Who was St. Valentine, and why do we celebrate February 14th?

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Saint Valentine was a third-century Roman Saint. His full name, Valentine of Terni. Born 226 A.D. in Terni, Italy. Died February 14, 269 A.D.

St. Valentine was beheaded near Rome by the emperor Claudius II for helping Christian couples wed.

In all throughout history, there were a dozen St. Valentines, and a pope with the same name. The Saint, who celebrates Valentine’s Day, is known officially as St. Valentine of Rome.

According to Wikipedia, “Valentinous” is a Latin word for worthy, strong, or powerful.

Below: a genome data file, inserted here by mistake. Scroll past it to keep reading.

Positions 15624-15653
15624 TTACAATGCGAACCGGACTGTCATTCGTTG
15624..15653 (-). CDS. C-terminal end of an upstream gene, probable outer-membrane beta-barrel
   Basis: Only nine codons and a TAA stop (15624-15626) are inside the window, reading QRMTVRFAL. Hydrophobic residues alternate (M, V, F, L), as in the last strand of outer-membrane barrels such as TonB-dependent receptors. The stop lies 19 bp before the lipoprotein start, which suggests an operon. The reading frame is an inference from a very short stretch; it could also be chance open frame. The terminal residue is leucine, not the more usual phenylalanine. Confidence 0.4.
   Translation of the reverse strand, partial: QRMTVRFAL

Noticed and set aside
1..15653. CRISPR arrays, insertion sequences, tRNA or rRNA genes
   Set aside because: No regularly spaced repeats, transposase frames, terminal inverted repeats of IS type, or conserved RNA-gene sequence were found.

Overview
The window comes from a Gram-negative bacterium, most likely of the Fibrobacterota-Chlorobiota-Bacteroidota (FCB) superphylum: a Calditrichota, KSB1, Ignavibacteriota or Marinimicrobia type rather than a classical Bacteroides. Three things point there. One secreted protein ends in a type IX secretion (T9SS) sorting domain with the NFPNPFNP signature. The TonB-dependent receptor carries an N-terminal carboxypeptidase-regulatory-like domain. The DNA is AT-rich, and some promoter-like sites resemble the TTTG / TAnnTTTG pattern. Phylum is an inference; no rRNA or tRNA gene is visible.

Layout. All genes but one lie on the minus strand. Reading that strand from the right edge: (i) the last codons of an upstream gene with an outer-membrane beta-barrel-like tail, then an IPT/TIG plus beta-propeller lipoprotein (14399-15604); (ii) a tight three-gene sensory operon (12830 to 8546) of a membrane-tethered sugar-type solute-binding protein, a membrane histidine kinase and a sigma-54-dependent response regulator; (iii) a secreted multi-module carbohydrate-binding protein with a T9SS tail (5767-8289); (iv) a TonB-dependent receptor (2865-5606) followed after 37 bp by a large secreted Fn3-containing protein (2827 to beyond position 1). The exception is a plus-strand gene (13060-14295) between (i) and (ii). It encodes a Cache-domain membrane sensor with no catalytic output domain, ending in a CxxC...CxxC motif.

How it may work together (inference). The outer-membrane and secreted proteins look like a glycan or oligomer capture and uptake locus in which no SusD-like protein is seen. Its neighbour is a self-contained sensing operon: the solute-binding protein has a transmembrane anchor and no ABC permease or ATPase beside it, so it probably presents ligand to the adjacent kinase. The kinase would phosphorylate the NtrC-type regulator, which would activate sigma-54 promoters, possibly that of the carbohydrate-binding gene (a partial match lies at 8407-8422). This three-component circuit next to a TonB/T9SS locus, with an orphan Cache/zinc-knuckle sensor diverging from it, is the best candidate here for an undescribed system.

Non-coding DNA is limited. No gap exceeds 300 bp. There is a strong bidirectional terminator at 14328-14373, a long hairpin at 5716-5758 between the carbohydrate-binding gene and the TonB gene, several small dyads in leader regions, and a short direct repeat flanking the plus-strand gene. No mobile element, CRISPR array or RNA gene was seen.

Valentine is also the Patron Saint of Beekeepers and Epilepsy. In the afterlife, St. Valentine has a wide range of spiritual responsibilities. He watches over the lives of lovers, beekeepers, those with epilepsy, the plague, fainting and traveling. He is the Patron Saint of engaged couples and happy marriages.

So on Valentine’s Day, with the chocolates and flowers in hand for your sweetie; give a smile and a nod to Saint Valentine, “The Patron Saint of Love”.

 





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